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This Week in JAMA
October 10, 2012

This Week in JAMA

JAMA. 2012;308(14):1403. doi:10.1001/jama.2012.3258

Whether there are clinical consequences such as nosocomial infection, organ dysfunction, and death associated with prolonged storage of red blood cells for transfusion is not clear. In a randomized trial involving 377 premature infants who had birth weights of less than 1250 g and who required transfusion, Fergusson and colleagues found that compared with standard-issue red blood cells (mean age, 14.6 days), transfusion of fresh red blood cells (mean age, 5.1 days) was not associated with improvement in a composite outcome that included major neonatal morbidities and death.

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Vigorous physical activity is thought to increase the risk of bleeding events in children with hemophilia. Broderick and colleagues assessed the risk in a case-crossover study that involved 104 children with moderate or severe hemophilia. The authors report that vigorous physical activity was associated with a moderate and transient relative increase in bleeding risk in the 8 hours following the activity; however, the absolute increase in bleeding risk is likely to be small. In an editorial, Manco-Johnson discusses risks and risk-reduction strategies for children with hemophilia who participate in vigorous, contact-related sports activities.

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There is concern that public reporting of patient outcomes of percutaneous coronary intervention (PCI) could result in lower rates of PCI for patients with acute myocardial infarction (MI) or with higher acute MI mortality. In an analysis of 2002-2010 Medicare data from 3 states with public reporting (49 660 patients) and 7 regional, nonreporting states (48 142 patients), Joynt and colleagues found that compared with nonreporting states, rates of PCI in states with public reporting were lower and overall acute MI mortality rates were comparable. In an editorial, Moscucci discusses public reporting of PCI outcomes and quality of care.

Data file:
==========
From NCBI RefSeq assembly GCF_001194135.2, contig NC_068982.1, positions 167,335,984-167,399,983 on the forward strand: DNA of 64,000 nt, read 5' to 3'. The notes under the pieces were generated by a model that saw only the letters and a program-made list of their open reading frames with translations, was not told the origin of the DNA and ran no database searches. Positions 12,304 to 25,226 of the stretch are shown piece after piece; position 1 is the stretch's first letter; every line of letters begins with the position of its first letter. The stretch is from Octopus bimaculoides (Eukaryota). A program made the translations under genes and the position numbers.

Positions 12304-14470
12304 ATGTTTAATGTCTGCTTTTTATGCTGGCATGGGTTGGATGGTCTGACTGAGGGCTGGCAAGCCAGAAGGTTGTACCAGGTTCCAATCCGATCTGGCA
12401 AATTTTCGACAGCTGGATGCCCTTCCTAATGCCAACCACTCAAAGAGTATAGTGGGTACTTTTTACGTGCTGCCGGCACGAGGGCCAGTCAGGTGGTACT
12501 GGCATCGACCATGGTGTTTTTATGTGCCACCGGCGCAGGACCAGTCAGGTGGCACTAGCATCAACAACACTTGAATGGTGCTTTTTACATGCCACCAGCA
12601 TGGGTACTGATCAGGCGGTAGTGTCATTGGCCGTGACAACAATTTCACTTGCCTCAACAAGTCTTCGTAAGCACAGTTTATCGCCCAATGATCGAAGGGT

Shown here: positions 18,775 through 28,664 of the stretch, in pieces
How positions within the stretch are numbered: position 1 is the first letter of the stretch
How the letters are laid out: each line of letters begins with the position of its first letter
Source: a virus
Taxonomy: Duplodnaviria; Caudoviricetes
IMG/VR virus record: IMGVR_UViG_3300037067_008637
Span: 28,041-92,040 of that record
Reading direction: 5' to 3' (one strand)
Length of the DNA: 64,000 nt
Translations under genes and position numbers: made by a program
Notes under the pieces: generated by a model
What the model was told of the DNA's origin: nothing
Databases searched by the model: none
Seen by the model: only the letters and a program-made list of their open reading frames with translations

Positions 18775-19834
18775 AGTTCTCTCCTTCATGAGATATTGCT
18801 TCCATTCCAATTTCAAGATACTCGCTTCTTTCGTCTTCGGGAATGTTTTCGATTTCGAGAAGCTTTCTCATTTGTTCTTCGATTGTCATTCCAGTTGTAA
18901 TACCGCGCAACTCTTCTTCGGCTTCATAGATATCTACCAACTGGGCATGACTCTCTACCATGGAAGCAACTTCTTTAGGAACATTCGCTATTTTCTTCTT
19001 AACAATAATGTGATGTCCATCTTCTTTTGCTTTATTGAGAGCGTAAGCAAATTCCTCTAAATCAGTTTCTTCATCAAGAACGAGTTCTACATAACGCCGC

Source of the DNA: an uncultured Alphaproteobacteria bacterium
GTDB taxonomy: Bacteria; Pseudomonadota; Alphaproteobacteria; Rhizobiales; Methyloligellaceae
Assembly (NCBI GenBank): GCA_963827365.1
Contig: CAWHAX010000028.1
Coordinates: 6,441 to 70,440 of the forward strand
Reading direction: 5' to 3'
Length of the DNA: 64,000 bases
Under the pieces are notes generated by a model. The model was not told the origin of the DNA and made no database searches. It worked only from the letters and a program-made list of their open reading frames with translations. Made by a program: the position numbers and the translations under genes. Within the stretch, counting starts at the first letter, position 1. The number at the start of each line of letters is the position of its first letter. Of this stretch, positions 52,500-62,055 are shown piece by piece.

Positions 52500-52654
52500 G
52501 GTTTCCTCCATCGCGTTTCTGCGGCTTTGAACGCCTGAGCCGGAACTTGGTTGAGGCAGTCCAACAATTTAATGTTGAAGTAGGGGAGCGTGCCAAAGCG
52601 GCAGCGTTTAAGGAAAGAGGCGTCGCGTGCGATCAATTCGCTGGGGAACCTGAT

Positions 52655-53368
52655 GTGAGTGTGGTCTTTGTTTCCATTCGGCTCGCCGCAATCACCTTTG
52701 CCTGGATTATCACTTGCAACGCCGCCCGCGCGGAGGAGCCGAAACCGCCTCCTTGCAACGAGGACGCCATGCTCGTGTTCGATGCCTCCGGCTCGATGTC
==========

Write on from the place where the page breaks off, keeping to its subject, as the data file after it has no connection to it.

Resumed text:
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Neurotensin—a peptide expressed in the central nervous system and gastrointestinal tract—regulates satiety and has trophic effects on normal and neoplastic tissues. In an analysis of data from 4632 participants in a population-based prospective cohort study, Melander and colleagues found that the baseline fasting level of the neurotensin precursor hormone proneurotensin was associated with subsequent development of diabetes, cardiovascular disease, and breast cancer and was associated with total and cardiovascular-specific mortality.

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A 61-year-old man presents with progressive chronic pain in his lower extremities and episodes of dysthesia of his left foot. On examination, he is noted to have bowing of his extremities and prominent bony masses on both legs. He reports that his father and sister have similar lesions. What would you do next?

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Using genomic technologies and standard tools for infection control, physicians are combating antibiotic-resistant Klebsiella pneumoniae infections in US hospitals.

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CT screening for lung cancer and other diseases

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Medication use in preterm infants: improving the evidence base

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US FDA Safety and Innovation Act

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Lowering health care spending through innovations in care delivery

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“Urubamba had safe streets, Internet access, many loose dogs, rare cats, good food, no obvious beggars or homeless persons, rare cigarettes.” From “Big Hearts.”

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Dr Bauchner summarizes and comments on this week's issue. Go to http://jama.jamanetwork.com/multimedia.aspx#Weekly

Join Robert W. Haley, MD, Wednesday October 10, from 2 to 3 PM eastern time to discuss controlling urban epidemics of West Nile virus infection. To register, go to http://www.ihi.org/AuthorintheRoom.

For your patients: Information about bleeding disorders.

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